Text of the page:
Isaiah 35:3 (NIV) reads, “Strengthen the feeble hands, steady the knees that give way” (see also, Job 4:3-4). When a runner is going strong, his hands move vigorously with every stride, but when he is exhausted, they droop to his side. A severely exhausted runner buckles at the knees, so that his trainers have to carry him off the course. That’s the picture behind our text. There are three practical lessons here:

A. Perseverance is a mark of every true believer.

This is the great truth of Scripture, that those whom God saves, He keeps. Many verses teach this, but here are three of the strongest texts:

Philippians 1:6: For I am confident of this very thing, that He who began a good work in you will perfect it until the day of Christ Jesus.

John 10:27-30: [Jesus is speaking]: “My sheep hear My voice, and I know them, and they follow Me; and I give eternal life to them, and they will never perish; and no one will snatch them out of My hand. My Father, who has given them to Me, is greater than all; and no one is able to snatch them out of My Father’s hand. I and the Father are one.”

Romans 8:29-30: For those whom He foreknew, He also predestined to become conformed to the image of His Son, so that He would be the firstborn among many brethren; and these whom He predestined, He also called; and these whom He called, He also justified; and these whom He justified, He also glorified.

Paul continues the same theme to the end of that great chapter, arguing that if God did the greatest thing for us by not sparing His own Son, then nothing can separate us from His great love. It is a wonderful truth that God gives to His weak and struggling children for their assurance.

However, this doctrine is often misunderstood and misapplied. For example, some use this truth to give assurance to those who have professed Christ as Savior, but who have no evidence that God has changed their hearts. Sometimes it is phrased, “once saved, always saved.” That’s a true phrase, but the key question is, “Was this person once saved?” The parable of the sower teaches that it’s possible to make a profession of faith and even to exhibit some signs of new life (such as the seed on the rocky ground and thorny ground). But only the seed that “bears fruit with perseverance” (Luke 8:15) is genuinely saved.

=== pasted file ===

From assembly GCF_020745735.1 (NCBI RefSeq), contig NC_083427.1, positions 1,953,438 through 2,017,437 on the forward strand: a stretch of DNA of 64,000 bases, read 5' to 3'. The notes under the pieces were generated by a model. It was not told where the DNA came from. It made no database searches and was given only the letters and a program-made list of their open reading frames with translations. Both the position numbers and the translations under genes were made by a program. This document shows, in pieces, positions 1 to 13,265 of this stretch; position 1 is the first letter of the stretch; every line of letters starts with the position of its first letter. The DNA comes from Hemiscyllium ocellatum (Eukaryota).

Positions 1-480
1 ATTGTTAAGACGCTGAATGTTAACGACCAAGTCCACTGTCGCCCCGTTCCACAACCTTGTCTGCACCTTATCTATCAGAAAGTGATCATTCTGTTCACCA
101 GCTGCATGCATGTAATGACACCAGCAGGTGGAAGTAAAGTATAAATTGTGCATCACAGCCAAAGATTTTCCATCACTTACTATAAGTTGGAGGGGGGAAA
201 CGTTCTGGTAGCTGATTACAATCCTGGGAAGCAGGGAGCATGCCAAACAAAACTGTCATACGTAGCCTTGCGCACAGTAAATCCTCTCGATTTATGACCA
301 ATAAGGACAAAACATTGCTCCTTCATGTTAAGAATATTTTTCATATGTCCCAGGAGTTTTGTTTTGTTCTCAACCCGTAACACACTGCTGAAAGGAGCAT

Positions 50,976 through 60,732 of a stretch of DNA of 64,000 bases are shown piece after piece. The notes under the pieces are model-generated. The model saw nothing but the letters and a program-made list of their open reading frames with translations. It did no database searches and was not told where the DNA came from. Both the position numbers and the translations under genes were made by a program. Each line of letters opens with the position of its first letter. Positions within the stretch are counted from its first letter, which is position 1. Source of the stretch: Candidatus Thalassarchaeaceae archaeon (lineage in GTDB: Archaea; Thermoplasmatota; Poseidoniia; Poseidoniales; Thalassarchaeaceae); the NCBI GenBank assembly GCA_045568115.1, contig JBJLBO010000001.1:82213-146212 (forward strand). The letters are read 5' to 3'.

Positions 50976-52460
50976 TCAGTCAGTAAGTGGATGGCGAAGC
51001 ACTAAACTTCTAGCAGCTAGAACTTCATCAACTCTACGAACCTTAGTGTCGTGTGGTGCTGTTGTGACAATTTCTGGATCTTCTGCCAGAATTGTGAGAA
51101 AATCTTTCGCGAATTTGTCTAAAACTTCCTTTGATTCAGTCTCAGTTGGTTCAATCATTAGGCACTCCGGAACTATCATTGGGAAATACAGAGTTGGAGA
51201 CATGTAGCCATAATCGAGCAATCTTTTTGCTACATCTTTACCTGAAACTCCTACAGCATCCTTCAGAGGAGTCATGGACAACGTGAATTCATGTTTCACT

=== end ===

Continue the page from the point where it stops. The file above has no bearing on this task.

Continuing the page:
Take the case of Johnny, who accepted Christ at camp at age ten. For a while, things seemed to go well. But in his teens, he began to rebel against his parents. He showed no interest in the things of God. He dropped out of church, started doing drugs and sleeping with any willing girl. He angrily resists any attempts to talk to him about his spiritual condition. It is crucial to ask, “Was Johnny truly saved? Is there any evidence that God changed Johnny’s heart?” If not, it would be a mistake to deal with Johnny as if he were saved. A decision to “accept Christ” is not necessarily the same as genuine conversion, in which God changes the heart.

Another way this doctrine is misunderstood is to think that perseverance is automatic and effortless for those who are truly saved. This person mistakenly thinks, “Since God saved me by His grace and He has promised to keep me by His grace, I don’t have to do anything to persevere.” This line of thinking ignores the many biblical passages, including our text, which exhort us to exert ourselves to persevere.